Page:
NATO, the United States and Ukraine say Russian forces are taking a more significant role in fighting in eastern Ukraine, bolstering separatist groups that have lost considerable ground to the government forces in recent weeks.
The cultural center of rebel-held Donetsk became a casualty of the fighting when it was hit by artillery shells. Ukrainian troops are pressing their offensive in the east, even amid reports of Russian forces joining separatists to rout other Ukrainian forces farther south.
Ukrainian President Petro Poroshenko says Russian troops have entered his country and the security situation has deteriorated. He wants a meeting of the U.N. Security Council.
NATO and U.S. officials agree that unmarked military vehicles, seen just inside Russian territory, are crossing the border to provide equipment, ammunition and perhaps 1,000 fighters to help the separatists.
The prime minister of the self-proclaimed Donetsk People’s Republic acknowledged the presence of as many as 4,000 Russians over the last several months, but said they are not regular military units. He claimed some of them are soldiers on vacation, but Ukrainian and Western officials say it is an organized invasion, designed not to look like one, similar to what Russia did in Crimea in February.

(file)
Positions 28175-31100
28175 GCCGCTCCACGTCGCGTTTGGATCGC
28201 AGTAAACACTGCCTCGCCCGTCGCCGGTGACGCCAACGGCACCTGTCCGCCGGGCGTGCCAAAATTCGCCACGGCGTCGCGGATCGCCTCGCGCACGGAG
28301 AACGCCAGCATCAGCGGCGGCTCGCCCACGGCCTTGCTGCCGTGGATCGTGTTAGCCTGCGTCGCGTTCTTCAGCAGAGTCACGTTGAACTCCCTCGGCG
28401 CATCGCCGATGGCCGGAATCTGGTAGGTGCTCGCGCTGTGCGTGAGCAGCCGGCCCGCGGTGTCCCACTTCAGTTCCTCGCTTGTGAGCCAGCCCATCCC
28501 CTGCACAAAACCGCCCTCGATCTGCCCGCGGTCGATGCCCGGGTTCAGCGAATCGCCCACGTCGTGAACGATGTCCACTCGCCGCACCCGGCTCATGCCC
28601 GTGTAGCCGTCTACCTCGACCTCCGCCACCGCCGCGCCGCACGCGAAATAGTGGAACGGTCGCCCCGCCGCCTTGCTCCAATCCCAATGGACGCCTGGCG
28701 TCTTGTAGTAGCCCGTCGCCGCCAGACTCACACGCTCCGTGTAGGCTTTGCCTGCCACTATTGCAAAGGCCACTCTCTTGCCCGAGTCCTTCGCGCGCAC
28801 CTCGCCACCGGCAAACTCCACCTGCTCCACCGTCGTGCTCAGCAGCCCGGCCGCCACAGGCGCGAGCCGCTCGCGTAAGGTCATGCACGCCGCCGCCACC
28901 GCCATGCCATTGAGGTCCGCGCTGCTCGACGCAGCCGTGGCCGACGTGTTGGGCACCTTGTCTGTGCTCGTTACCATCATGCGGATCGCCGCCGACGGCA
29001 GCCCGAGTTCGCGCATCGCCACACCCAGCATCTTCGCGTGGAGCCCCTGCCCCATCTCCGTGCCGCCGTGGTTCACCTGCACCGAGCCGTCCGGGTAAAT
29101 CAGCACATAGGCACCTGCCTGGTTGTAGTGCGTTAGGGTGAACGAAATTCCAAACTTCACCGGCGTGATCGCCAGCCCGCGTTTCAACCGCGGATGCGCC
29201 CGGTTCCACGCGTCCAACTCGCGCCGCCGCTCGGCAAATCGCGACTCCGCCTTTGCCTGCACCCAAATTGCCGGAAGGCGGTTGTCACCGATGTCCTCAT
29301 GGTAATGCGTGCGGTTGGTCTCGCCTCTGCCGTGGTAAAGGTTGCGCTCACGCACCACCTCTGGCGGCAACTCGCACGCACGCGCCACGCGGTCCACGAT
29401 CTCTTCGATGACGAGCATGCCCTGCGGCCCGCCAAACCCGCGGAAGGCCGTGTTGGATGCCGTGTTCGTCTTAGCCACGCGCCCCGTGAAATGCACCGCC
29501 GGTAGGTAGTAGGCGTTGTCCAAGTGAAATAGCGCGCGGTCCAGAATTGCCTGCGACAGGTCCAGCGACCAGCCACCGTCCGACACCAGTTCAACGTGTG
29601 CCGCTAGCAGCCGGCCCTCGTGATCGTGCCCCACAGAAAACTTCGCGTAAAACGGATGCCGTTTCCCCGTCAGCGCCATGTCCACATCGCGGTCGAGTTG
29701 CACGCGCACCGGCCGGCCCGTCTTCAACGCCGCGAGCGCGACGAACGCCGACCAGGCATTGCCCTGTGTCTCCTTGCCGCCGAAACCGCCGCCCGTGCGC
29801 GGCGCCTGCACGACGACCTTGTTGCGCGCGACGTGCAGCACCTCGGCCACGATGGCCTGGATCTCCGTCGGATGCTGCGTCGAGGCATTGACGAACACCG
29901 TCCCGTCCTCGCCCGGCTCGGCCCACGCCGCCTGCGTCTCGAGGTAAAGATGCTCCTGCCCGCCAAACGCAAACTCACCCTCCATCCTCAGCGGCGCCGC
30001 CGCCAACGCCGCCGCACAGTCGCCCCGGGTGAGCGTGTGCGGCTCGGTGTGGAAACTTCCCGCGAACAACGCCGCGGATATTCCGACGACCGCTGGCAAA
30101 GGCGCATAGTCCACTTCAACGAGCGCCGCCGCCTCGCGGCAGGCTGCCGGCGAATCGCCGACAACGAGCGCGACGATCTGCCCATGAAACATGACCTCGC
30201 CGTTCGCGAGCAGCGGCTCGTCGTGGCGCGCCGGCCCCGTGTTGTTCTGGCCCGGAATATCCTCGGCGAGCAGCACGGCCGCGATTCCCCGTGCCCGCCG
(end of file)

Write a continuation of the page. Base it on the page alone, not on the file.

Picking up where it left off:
Ukrainian troops have been making significant gains against the separatists in recent weeks, apparently prompting the stronger Russian response. The separatists want independence.
But experts say Russian President Vladimir Putin, who met with Ukraine’s president on Tuesday, may be satisfied with some sort of long-term influence in Ukraine. Even that is too much for Poroshenko, but he may have a hard time convincing the West to help him prevent it, according to experts like former British and European Union official Nick Witney, now at the European Council on Foreign Relations.
“The way out is, in the short term a truce, a cease-fire, and ultimately some sort of political deal or understanding, which unfortunately will have to recognize that Russia does have more of an interest in Ukraine than we in the West do," he said.
At London’s Chatham House, senior analyst Xenia Wickett says the West is not likely to provide much help.
“NATO has actually kind of tripped over itself. By putting out very clear ‘Red Lines,’ it has actually got itself in a bind because Russia knows it can walk right up to those red lines but not cross them, without a NATO response," said Wickett.
Experts say the NATO summit in Britain next week could provide some clues about the alliance’s intentions regarding Ukraine, but no one expects dramatic action.